By Bill McGilton
Warren Buffett finally got “sober” again...
over the past century like almost no other business because people seem to keep coming back to it and putting fresh money in. You’ve got huge fixed costs, you’ve got strong labor unions, and you’ve got commodity pricing. That is not a great recipe for success. I have an 800 number now that I call if I get the urge to buy an airline stock. I call at two in the morning and I say: “My name is Warren, and I’m an aeroholic.” And then they talk me down. “I have an 800 number now that I call if I get the urge to buy an airline stock. I call at two in the morning and I say: 'My name is Warren, and I’m an aeroholic.' And then they talk me down.” At the time of the interview, Buffett was referring to Berkshire Hathaway’s 1989 $358 million investment in convertible preferred stock of USAir – later renamed US Airways and now a part of American Airlines. (Convertible preferred stock are shares that can be converted into common stock under certain conditions.) Buffett wrote in a 2007 letter that US Airways tanked and stopped paying the preferred dividend soon after Berkshire’s investment.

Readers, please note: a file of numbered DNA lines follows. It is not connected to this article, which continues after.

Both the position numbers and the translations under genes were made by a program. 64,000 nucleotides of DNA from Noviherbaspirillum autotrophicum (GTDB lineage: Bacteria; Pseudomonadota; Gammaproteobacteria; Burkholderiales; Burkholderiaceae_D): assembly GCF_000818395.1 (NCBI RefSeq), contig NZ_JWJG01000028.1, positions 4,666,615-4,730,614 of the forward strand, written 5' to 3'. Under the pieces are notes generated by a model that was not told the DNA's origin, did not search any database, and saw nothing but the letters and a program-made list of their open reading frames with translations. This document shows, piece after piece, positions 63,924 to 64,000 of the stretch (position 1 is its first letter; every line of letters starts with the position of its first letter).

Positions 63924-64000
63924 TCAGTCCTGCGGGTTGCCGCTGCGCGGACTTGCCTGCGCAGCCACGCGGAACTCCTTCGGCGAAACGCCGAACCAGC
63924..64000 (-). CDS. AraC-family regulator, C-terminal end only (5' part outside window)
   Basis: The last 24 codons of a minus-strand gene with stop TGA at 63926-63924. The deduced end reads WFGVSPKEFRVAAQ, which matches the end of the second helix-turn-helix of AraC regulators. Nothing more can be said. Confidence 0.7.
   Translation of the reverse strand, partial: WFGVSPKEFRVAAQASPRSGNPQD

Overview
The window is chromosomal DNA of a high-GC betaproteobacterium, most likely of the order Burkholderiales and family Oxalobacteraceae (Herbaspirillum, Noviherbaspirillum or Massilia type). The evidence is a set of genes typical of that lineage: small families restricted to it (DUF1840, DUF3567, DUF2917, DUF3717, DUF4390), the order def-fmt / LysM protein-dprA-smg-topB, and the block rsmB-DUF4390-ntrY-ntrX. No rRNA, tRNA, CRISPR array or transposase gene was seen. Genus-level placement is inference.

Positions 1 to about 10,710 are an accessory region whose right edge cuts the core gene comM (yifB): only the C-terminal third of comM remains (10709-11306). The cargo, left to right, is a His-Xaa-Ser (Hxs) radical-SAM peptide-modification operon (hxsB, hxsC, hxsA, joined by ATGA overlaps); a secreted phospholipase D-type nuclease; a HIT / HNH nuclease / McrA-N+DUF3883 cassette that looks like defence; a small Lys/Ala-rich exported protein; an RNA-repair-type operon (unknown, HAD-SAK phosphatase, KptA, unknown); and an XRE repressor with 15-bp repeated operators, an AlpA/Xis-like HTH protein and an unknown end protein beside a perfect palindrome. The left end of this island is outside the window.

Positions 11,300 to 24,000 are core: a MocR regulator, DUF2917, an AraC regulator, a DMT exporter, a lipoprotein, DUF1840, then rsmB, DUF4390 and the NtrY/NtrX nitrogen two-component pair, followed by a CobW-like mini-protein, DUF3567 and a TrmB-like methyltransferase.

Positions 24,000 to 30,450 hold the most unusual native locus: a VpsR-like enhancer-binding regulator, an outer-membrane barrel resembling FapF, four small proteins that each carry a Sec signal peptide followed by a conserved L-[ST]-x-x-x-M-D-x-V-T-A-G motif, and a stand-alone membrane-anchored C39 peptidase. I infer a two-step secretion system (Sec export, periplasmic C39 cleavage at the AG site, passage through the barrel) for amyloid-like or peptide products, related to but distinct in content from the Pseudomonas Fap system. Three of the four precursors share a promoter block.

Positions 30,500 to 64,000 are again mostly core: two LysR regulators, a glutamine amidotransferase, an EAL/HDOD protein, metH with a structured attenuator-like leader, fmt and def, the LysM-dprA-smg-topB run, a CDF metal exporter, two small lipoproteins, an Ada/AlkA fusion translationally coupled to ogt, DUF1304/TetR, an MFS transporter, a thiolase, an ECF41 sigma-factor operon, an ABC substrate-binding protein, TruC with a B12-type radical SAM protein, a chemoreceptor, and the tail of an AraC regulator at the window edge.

Buffett is currently seventh on the Bloomberg Billionaires Index – a daily ranking of the world’s richest people. The index lists his net worth at roughly $73 billion... and he earned it all through investing. The “Oracle of Omaha” invests through his conglomerate holding company Berkshire Hathaway (BRK-B), which he took over in 1965. Since then, Buffett has generated a compound annual return of around 20% per year on average while managing Berkshire’s investments. Every $10,000 investment in Berkshire Hathaway at the start of 1965 was worth $274 million at the end of 2019. While he’s widely recognized as one of the greatest investors of all time, not every investment turns out well for Buffett. When the COVID-19 pandemic cropped up earlier this year, it crushed one of his biggest investment ideas. You see, Buffett has a problem... He’s a self- admitted “aeroholic.” As he told British newspaper The Telegraph in a September 2002 interview... If a capitalist had been present at Kittyhawk back in the early 1900s, he should have shot Orville Wright. He would have saved his progeny money. But seriously, the airline business has been extraordinary. It has eaten up capital
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